Compiler Tutorial

Note: During high-school, I learned BASIC, C, C++, and x86 assembly – in the process I became very interested in how compilers worked. I spent a lot of my free time developing  a BASIC -> x86 compiler and writing a tutorial to document my process. This page is the result of my efforts at the time of graduating from high-school. 

Interested in building a compiler? If so, you have come to the right place. Here I am developing a compiler named KoolB and writing a tutorial that details my journey in doing so. If you are interested in compiler technology or want to develop your own “perfect” language, check out my tutorial, where I will guide you through the process.

My compiler tutorial will cover everything you need to build a compiler from beginning to end for both Windows and Linux. We start out with a blank C++ project and start adding things to it. First, we build the skeleton of the compiler. Secondly, we start designing and building a BASIC-like language into the compiler. Finally, we will cover some issues such as an making an IDE (Integrated Development Environment) for your language, distributing your compiler, developing a standard library and GUI objects, and further development.


Abandoned. Unfortunately, I stopped working on this project in 2004 because I got too involved with cool projects in college. If I get time, I may look at picking this back up again, but I doubt that will happen. In the mean time, feel free to read what I have written so far.


The Compiler Tutorial is one of my oldest projects and is closely related to my KoolB compiler. In high school, one of my favorite languages, RapidQ Basic, was discontinued, which prompted a lot of discussion on building your own compilers and in particular, a RapidQ clone. My KoolB compiler and this tutorial-style book is a result of my attempt to document the creation of a compiler.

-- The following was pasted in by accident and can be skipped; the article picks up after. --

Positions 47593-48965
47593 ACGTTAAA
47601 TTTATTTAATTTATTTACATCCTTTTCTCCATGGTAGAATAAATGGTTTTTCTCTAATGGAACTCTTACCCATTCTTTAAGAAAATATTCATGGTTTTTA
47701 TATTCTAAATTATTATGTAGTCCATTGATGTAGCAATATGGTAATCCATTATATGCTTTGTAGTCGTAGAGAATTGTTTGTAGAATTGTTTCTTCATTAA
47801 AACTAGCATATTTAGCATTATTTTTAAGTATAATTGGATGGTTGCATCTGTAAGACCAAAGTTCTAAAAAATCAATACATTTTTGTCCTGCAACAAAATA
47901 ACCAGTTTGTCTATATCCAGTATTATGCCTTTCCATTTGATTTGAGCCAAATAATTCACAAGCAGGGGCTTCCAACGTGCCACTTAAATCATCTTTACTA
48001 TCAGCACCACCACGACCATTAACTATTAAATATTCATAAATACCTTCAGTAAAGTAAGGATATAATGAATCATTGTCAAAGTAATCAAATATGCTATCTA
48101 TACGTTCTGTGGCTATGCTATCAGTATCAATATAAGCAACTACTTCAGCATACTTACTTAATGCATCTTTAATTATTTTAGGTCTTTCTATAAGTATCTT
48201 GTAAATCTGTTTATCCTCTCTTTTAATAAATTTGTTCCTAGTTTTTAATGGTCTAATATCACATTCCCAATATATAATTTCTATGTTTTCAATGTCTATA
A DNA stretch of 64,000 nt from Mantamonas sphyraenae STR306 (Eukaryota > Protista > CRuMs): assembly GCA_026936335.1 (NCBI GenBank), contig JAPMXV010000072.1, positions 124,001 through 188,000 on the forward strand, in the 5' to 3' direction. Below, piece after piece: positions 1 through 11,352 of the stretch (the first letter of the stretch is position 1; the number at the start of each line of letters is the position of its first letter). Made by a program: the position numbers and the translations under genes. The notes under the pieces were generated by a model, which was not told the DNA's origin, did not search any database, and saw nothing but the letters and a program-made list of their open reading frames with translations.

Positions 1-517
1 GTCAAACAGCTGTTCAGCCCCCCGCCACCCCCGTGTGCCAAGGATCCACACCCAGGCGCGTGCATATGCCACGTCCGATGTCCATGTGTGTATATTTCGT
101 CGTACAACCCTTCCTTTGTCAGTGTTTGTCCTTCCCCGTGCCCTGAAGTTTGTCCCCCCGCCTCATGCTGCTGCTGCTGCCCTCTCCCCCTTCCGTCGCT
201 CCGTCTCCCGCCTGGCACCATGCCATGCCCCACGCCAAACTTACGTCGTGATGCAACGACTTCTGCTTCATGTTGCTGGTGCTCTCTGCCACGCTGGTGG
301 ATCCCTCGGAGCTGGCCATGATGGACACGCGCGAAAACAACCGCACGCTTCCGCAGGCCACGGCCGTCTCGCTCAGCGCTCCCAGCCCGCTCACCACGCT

In high school, I wrote my first version of the Compiler Tutorial, but stopped at chapter 6. One of the reasons was I was doing simultaneous development of KoolB and writing the chapters. I discovered that I didn’t like some of my approach because it was overly messy. So as I entered college, I decided to re-write both KoolB and the Compiler Tutorial using what I had learned from my first (aborted) attempt. However, as you well know, college is not the cake-walk that high school is. I got about 2 and half chapters finished before I got a job as a research assistant, and started taking Differential Equations, and volunteered my life away to work at the Robotics Lab at UCF.

Thus I offer two different versions of my Compiler Tutorial, both in an unfinished state. The first one is aimed a bit more for beginners (as I was a complete beginner writing it) and assumes you are learning C++. The second one is a bit more mature, assuming you know some C++ already, and is better formatted as a book. However, the first one is more complete (6 chapters as opposed to 2 and a half).



Source Code (Downloads)

  • Last KoolB Release (15.02): The last KoolB release I made, which should have corresponded to chapter 15 of my tutorial. Alas I never wrote that many chapters, so here it is left standalone.
  • Updated KoolB Release (16.0): A correspondent of mine, Mark, graciously updated my last update to KoolB and released a new version that had a bunch of bug-fixes and added features. The Linux support has been removed, but everything else should work pretty well.